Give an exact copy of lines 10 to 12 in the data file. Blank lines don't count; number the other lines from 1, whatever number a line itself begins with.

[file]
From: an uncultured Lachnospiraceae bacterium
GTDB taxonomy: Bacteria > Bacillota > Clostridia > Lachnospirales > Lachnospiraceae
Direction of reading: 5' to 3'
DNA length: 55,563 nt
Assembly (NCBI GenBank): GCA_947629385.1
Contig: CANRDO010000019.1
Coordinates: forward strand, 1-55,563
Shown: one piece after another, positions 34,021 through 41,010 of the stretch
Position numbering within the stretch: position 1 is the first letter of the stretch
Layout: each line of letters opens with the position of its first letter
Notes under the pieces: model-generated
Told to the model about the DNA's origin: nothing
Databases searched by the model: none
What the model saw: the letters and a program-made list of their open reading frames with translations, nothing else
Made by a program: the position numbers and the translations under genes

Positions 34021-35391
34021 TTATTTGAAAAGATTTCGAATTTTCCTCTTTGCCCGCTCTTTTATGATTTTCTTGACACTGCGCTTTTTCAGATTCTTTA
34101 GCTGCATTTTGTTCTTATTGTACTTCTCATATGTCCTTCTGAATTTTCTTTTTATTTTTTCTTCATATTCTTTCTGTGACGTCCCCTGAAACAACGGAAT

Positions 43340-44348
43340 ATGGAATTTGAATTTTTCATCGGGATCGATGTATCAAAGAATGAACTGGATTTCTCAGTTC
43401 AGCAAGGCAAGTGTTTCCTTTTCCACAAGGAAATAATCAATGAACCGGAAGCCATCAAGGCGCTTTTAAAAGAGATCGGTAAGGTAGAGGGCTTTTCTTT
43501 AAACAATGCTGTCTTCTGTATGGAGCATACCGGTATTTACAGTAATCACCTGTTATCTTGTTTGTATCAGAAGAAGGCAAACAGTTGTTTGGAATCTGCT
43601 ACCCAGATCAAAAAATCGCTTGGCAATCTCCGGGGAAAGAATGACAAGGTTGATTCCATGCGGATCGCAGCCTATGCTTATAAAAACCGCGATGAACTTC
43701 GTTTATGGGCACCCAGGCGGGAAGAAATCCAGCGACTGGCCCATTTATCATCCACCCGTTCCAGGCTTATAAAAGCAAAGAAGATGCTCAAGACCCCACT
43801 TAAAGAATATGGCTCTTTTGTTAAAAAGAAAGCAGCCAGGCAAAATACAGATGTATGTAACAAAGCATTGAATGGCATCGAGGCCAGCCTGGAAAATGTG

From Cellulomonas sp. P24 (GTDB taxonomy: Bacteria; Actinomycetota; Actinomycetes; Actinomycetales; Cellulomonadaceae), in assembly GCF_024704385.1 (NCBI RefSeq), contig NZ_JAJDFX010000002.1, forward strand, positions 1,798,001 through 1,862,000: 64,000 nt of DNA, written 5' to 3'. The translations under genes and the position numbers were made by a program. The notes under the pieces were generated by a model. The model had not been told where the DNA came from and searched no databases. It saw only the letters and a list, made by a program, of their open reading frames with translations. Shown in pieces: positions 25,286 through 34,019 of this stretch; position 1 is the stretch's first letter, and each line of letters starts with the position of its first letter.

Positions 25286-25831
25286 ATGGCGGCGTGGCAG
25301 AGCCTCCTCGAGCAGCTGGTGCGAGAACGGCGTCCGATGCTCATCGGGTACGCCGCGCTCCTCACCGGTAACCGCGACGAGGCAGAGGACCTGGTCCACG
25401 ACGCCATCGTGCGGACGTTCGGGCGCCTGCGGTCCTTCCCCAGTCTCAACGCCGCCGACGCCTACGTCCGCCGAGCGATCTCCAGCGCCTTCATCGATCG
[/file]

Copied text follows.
Layout: each line of letters opens with the position of its first letter
Notes under the pieces: model-generated
Told to the model about the DNA's origin: nothing